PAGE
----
The Branding of Protest

Thursday, 11th October 2007 at 12:35 UTC 3 comments

Reflecting on several protest events and incidents over the last few years, I’ve realised just how much branding (or logofication as I kind of want to call it) has permeated the culture of protests and protesters. Suddenly, anti-war marches are becoming Stop the War Marches (capitalisation intended), and its all about brand management and deciding who is and isn’t within the brand.Even Climate Camp is falling down this pit, and while its usage of this has not clouded its effectiveness in most cases, it does create some of the same issues. Brands tend to have hidden managers and visible faces, and for a non-hierarchical non-entity, this is really pretty difficult to deal with. Suddenly people start to worry about what things will do to the image of the ‘group’ (sic), rather than going out and effecting change.

But for Stop the War, this is a really big issue. Marches must pass off flawlessly as if they’re manicured presentations. If people are prepared to divert from the pre-arranged course, this might upset the image, and it might prevent people from hearing the speeches of those who have made themselves faces for a movement which would have done better without them. Yes, its all about Galloway’s ego, but its also about Nineham’s ability to go chat with the Met and make nice arrangements, as if we’re there for a show rather than something which will actually allow people to go beyond their own individual abilities.

This has not been more visible than when groups of people, not satisfied with the ‘turn up, march, go home’ routine have instead decided to sit down to make their point, keeping roads closed for longer, or lengthening the time when noise could be heard inside a venue where something (a Labour conference, as it happens) is going on. Where Stop the War might strategically have gained from the delay caused, instead, they complain bitterly because people missed some of the speeches. Even when direct action was mentioned on the stage, it was always as something that other people might get up to.

Climate Camp maintained its newsworthyness because it actually did something, rather than simply turn up, shout and go home. But I’m beginning to get curious about the tendency to ask “Where next for Climate Camp?”, even though I’m pretty much complicit in it. Sure, the Camp provides an excellent gateway for people to get involved in a movement which actually can effect change, but to keep asking about Climate Camp, rather than, say, direct action against climate change, is to assume that we are simply working build up an organisation, which is obviously a complete falacy.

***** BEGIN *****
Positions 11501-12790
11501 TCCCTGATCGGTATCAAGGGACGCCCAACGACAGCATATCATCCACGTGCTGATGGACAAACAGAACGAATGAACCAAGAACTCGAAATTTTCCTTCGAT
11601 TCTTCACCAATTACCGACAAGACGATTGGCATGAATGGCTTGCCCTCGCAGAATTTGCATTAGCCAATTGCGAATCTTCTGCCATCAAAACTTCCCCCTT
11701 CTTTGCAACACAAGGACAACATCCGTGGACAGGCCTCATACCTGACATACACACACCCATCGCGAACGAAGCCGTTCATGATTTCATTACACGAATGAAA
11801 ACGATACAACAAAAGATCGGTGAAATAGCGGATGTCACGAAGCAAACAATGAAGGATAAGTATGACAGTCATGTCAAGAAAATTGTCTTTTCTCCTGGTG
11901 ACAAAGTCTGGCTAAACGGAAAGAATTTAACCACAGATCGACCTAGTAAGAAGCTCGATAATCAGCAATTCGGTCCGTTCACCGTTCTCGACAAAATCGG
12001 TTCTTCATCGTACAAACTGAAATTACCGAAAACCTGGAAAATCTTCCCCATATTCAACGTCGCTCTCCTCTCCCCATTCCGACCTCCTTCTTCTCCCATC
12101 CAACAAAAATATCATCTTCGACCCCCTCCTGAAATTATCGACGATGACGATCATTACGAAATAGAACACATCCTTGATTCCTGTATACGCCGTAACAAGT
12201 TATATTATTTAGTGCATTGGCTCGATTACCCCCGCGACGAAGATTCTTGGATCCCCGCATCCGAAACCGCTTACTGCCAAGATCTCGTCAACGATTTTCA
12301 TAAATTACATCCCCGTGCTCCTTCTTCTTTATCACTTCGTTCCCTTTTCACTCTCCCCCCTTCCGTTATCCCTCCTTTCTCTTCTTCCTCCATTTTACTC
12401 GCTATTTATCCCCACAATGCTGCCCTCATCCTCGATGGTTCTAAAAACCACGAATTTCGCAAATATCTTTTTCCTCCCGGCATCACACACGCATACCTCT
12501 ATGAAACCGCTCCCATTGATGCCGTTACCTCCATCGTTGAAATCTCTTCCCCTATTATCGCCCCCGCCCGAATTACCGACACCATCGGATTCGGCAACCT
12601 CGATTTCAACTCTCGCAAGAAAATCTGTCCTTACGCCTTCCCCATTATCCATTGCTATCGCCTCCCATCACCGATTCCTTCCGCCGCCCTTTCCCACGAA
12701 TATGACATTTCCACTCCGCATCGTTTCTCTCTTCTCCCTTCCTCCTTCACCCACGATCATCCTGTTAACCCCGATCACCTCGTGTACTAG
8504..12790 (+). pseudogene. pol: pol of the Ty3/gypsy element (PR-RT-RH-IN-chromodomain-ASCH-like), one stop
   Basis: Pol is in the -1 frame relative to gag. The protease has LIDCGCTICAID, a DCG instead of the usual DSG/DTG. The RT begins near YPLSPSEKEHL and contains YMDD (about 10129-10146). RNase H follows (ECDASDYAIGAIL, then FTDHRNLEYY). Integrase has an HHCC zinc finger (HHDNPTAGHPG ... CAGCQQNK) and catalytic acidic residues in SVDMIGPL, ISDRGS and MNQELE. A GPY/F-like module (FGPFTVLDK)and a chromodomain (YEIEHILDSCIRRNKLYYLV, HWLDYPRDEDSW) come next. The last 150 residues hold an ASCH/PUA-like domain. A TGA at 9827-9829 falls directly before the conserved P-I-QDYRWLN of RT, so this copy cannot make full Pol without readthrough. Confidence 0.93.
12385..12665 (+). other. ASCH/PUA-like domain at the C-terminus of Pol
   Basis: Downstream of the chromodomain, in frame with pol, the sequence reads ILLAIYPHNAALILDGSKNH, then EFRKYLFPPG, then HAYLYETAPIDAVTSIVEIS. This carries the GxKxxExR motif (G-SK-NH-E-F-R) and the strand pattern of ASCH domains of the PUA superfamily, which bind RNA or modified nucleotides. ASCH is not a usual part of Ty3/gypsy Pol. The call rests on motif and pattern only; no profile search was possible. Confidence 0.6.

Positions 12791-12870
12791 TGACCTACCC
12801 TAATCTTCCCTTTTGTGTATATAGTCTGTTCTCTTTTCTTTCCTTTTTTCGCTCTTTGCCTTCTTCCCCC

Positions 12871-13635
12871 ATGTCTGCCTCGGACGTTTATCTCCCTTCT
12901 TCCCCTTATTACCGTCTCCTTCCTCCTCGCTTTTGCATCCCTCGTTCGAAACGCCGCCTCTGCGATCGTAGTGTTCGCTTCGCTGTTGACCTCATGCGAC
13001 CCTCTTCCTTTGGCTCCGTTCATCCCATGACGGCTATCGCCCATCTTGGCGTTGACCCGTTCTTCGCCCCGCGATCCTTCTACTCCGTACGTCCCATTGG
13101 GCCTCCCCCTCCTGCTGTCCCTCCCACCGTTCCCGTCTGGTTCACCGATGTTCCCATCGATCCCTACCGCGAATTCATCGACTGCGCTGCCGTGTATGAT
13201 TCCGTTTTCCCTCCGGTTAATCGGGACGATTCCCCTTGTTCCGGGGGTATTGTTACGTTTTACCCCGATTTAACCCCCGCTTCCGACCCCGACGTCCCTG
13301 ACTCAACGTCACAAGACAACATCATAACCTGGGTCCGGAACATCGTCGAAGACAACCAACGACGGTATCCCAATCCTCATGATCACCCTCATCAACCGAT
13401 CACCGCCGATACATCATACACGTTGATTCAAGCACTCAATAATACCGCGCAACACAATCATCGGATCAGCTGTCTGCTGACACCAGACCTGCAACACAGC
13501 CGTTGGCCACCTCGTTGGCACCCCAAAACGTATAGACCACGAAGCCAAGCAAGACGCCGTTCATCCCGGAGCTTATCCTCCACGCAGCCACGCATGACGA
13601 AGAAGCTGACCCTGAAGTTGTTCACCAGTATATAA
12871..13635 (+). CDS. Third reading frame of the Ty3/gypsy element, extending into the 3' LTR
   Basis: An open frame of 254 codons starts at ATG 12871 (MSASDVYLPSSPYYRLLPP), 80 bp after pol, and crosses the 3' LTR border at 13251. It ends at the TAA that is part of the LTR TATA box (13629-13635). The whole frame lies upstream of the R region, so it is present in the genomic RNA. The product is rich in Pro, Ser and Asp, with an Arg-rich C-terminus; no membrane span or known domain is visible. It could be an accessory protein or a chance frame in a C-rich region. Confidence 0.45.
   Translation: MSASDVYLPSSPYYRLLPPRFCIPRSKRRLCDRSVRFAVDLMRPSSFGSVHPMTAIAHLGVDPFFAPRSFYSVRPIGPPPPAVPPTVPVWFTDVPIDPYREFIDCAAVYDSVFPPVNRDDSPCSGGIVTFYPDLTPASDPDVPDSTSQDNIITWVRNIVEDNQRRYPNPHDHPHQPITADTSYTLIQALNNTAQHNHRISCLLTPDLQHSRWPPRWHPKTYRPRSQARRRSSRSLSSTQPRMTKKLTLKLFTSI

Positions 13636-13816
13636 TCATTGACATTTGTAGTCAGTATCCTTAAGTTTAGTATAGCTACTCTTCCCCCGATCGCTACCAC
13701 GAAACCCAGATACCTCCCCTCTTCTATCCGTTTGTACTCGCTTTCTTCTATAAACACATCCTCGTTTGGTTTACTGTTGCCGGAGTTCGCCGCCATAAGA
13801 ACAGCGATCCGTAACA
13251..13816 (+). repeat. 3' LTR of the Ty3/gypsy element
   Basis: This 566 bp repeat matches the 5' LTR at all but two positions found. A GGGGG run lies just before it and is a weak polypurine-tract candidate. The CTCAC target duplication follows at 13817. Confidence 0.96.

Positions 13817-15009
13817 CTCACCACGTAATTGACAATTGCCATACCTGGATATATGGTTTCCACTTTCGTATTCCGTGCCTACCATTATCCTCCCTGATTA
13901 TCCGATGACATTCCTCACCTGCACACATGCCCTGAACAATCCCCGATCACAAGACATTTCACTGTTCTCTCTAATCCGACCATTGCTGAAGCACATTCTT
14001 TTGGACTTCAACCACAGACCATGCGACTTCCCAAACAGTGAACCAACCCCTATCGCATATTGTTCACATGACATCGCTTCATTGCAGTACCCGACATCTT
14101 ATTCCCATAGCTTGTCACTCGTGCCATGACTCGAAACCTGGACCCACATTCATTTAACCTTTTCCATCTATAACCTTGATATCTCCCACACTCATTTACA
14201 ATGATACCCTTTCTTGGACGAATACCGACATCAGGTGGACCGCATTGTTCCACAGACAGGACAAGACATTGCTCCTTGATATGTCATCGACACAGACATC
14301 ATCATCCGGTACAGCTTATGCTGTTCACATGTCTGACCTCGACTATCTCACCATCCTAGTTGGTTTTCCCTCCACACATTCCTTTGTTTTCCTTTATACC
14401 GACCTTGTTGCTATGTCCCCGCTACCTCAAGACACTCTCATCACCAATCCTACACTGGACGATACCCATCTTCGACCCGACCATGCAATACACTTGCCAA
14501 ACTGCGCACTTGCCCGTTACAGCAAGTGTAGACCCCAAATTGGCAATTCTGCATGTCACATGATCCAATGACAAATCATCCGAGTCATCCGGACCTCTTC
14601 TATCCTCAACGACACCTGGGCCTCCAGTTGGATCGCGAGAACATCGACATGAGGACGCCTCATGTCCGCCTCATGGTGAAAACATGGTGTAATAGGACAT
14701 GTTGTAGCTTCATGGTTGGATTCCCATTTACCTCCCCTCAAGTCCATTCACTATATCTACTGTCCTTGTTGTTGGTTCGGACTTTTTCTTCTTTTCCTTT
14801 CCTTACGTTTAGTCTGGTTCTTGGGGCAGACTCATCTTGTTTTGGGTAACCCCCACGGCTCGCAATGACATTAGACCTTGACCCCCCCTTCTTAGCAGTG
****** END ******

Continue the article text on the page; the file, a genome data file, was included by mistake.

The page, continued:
“Organisation before Issue”, “Party before Policy”, “the Ends justify the Means” or whatever you call it, its still a really bad way to work, which is designed to fail, to recreate and reinforce hierarchies and to place a barrier between people and change. Instead of deciding based upon the outcome, we decide based upon our organisation.

Instead of benefiting others (in the sense of ‘the poor’, ‘the dispossessed’), we start to benefit ourselves, and then we start to do whats best for the leadership, and then even the leadership start doing what is best for the organisation, on the pretence that they will benefit from not rocking the boat, that the current approach is serving them well enough.

Political parties are dying because people are realising that they simply do not, and will not, benefit from serving the interests of a flag, a brand, an ideology that is defined by grand slogans and not open to be redefined over time, developed and built upon. Maybe someday soon, people will start to see action as more important than which brand you go with.